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This review is taken from PN Review 78, Volume 17 Number 4, March - April 1991.

GRACELESS EXCHANGES Charles Olson & Robert Creeley: The Complete Correspondence, Volume 9, edited by Richard Blevins, introduction by George F. Butterick (Black Sparrow Press) $25, $15 pb

Robert Creeley is pleased that he writes in English: 'What makes us so damn lucky to be writing the tongue we got by birth, etc. It is miracles, etc. That luck.' The clumsiness of that tribute is typical of the writing in these letters. 'Damn' is a favourite Creeley word, occurring a dozen times in a two-page letter, whilst 'etc' creeps out of the letters and into his poetry, a fretful irritant. Olson's mannerism is an excess of commas, so that his sentences bump along like a line of trucks hit by a shunting engine. When Creeley, as the junior partner, starts to imitate Olson's hesitations, the combined effect of contrived uncertainty is little short of maddening.

This volume of the correspondence covers the four months from January to April 1952, and finds Creeley in Provence and Olson at Black Mountain College in North Carolina. Both are unhappy: Creeley wants to get away, and Olson invites him to Black Mountain just as he is arranging his own departure from there. Creeley writes one or two poems that will be published in For Love in 1962, and comments on the long incoherent essays on history and culture sent him by Olson. Olson himself tries to rescue the painter Robert Rauschenberg from a pond, and is investigated by the FBI.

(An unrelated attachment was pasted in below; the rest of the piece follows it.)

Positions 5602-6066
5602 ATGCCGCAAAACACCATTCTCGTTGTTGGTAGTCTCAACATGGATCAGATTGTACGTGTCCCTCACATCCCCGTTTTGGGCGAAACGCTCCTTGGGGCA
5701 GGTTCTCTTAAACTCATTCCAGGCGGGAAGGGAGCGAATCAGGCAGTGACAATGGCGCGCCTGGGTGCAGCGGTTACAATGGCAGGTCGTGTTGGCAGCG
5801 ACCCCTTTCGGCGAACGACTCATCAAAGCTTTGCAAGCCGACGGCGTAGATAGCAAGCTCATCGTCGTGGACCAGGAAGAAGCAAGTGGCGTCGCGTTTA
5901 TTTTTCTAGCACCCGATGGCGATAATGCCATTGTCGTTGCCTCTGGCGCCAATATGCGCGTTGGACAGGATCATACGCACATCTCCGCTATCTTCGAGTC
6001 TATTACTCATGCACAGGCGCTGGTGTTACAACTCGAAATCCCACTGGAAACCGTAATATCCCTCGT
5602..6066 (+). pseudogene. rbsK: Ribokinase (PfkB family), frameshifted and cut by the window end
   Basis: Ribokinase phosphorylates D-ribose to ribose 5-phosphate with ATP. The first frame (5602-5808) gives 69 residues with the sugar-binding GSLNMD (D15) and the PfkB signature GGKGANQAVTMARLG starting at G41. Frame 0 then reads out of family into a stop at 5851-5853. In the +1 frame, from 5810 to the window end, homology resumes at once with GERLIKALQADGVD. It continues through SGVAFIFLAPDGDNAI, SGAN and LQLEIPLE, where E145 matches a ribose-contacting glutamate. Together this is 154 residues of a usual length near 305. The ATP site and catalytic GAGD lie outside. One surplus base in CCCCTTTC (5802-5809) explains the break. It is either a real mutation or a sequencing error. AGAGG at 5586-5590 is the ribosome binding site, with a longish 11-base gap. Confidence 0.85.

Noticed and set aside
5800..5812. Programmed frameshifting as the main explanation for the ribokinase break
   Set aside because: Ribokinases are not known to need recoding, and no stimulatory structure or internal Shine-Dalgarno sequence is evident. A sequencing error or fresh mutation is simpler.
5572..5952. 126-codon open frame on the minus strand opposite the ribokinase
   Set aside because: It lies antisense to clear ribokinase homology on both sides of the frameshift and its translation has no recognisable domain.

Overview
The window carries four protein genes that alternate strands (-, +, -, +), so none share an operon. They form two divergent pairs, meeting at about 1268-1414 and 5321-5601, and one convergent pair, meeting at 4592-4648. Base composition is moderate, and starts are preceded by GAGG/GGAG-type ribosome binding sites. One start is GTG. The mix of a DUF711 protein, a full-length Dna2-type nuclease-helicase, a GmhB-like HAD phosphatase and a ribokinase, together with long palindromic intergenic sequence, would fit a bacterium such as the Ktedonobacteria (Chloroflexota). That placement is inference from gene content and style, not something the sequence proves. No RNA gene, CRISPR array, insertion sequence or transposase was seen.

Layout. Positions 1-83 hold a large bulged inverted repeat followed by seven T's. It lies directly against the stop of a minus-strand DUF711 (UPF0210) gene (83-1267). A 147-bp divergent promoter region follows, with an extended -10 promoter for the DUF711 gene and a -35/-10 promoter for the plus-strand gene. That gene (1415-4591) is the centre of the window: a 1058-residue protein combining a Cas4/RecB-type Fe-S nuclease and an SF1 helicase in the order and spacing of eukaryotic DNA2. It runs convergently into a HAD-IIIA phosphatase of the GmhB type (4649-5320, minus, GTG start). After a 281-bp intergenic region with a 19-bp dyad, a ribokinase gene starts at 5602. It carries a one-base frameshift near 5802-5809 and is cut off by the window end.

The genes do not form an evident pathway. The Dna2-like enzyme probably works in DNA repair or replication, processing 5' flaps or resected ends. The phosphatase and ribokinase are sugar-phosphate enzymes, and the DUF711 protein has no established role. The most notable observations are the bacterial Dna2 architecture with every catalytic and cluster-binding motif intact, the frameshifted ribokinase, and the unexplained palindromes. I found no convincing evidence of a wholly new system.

But these are mostly letters about writing poetry. As 'postmoderns' (Olson's must be an early use of the term), they are trying to remake American poetry by ...

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